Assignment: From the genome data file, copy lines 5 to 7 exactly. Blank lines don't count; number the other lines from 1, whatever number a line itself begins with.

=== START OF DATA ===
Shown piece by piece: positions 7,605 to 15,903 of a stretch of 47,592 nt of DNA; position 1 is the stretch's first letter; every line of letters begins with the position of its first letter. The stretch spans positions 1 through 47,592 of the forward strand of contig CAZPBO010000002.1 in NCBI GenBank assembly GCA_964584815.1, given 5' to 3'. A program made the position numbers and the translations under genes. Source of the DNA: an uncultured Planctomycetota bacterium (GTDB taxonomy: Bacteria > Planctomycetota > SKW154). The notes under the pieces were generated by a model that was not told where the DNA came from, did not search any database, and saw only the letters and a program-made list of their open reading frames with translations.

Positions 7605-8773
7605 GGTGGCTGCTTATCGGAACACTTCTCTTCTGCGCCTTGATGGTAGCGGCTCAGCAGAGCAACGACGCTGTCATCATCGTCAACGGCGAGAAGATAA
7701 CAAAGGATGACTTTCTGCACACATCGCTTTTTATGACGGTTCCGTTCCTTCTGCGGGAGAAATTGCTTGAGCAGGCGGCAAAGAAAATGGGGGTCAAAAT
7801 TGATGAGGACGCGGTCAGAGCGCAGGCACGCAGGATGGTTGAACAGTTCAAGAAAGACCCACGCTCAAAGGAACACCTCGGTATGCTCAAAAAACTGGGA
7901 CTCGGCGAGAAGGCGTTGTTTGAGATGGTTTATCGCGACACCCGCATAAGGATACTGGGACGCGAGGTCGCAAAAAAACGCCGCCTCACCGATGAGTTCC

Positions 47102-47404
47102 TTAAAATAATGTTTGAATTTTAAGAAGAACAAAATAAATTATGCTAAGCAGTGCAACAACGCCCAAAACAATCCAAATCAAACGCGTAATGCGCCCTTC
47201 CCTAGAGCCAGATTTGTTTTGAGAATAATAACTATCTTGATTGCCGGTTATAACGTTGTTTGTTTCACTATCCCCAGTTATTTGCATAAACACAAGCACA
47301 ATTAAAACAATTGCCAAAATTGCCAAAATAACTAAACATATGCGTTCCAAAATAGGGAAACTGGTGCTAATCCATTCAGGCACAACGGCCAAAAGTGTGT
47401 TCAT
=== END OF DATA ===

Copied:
7801 TGATGAGGACGCGGTCAGAGCGCAGGCACGCAGGATGGTTGAACAGTTCAAGAAAGACCCACGCTCAAAGGAACACCTCGGTATGCTCAAAAAACTGGGA
7901 CTCGGCGAGAAGGCGTTGTTTGAGATGGTTTATCGCGACACCCGCATAAGGATACTGGGACGCGAGGTCGCAAAAAAACGCCGCCTCACCGATGAGTTCC

Positions 47102-47404